Even the Master, clearly the season’s Big Bad, gets ridiculously poor material this time around. All of his scenes are exposition-heavy and lame, and I still don’t know what The Appointed is (nor do I want to). The ending does intrigue me, however, as the Master seems to have found a young little boy and will probably use him to take down Buffy.

At least the wittiness was still present here, to varying degrees of success. I’ve never watched a show with so many one-liners before, but the overabundance of these jokes can easily become tiresome, especially when timed incorrectly. Luckily, Xander and Willow practically salvaged this entire episode from completely flunking; their scene at the party where they pretended to double-date with Buffy and Owen, as short as it might have been, was still a series highlight so far. These two have so much chemistry, and it would be a shame for the writers not to pursue it (or to pair Xander with Buffy instead). Everything I said about Willow last time seems to be completely unfair here as she enticed the hour with a lot more energy than Buffy, who for once relied more on soapiness and contrived drama. Maybe it’s the performance (I’m still not loving Sarah Michelle Gellar, sorry) or simply another case of adding drama at the expense of character development.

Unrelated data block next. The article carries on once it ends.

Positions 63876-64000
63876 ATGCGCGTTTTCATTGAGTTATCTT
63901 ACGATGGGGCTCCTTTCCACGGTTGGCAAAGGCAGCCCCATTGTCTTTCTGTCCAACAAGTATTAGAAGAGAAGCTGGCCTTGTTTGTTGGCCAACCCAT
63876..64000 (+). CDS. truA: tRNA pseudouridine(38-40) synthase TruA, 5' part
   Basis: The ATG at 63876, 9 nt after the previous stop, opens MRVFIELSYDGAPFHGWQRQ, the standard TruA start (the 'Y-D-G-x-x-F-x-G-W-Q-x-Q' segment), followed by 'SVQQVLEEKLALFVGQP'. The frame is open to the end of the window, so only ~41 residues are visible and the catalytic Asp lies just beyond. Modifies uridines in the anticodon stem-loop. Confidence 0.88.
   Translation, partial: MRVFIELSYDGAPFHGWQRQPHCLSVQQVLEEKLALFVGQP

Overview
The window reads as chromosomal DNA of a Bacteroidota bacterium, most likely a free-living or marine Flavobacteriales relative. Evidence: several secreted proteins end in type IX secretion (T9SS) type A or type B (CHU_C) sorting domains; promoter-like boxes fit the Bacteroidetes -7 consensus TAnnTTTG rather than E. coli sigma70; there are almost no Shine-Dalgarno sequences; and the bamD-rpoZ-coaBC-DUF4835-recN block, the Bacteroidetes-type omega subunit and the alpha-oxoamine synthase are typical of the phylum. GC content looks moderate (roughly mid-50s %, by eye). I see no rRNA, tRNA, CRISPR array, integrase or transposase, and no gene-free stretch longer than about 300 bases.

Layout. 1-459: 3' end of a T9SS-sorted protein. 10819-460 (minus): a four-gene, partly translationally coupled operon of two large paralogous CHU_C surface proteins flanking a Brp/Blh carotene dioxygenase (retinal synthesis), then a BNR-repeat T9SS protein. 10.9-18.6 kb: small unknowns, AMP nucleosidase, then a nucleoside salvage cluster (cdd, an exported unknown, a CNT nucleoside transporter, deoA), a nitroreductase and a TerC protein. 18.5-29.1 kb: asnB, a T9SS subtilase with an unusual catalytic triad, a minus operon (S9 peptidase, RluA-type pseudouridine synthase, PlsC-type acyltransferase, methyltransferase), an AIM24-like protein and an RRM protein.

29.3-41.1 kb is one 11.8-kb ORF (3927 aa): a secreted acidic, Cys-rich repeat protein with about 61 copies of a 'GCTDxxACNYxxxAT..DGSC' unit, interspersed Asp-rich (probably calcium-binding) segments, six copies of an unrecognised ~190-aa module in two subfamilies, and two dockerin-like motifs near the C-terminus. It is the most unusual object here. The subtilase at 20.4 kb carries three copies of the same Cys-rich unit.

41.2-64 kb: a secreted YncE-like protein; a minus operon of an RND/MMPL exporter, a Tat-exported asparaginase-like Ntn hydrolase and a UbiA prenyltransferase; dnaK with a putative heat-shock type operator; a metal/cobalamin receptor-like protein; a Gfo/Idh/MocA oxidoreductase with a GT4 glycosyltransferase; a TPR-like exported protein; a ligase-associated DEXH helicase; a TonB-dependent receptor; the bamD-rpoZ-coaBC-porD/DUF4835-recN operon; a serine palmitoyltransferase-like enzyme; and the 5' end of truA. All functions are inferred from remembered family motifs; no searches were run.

Bits & Quotes from the Funeral Home

-Hilarious little bit: Owen handing Buffy an expensive-looking gold watch, followed by Xander’s disappointment after he looks at his own kiddy watch.

-I’m getting a little tired of Giles finding everything he needs to know about vampires from books.

-At one point, I do wish the show stops putting one of its main characters in danger every single episode while waiting for Buffy to come to the rescue. It’s happened with Willow, Cordelia, Xander and this time Giles – and we’re only five episodes in!

-Giles: Alright, I’ll just jump in my time machine, go back to the twelfth century and ask the vampires to postpone their ancient prophecy for a few days while you take in dinner and a show.
Buffy: Okay, at this point you’re abusing sarcasm.

-Giles: You know what they say. 90% of the vampire slaying game is waiting.
Buffy: You couldn’t have told me that 90% ago?

-Giles: Oh, very well then. Follow your hormones if you want. But I assume I don’t have to warn you about the hazards of becoming personally involved with someone who’s unaware of your unique condition.
Buffy: Yeah, yeah, I read the back of the box.

-Buffy: A cranky slayer is a careless slayer!

Grade: C-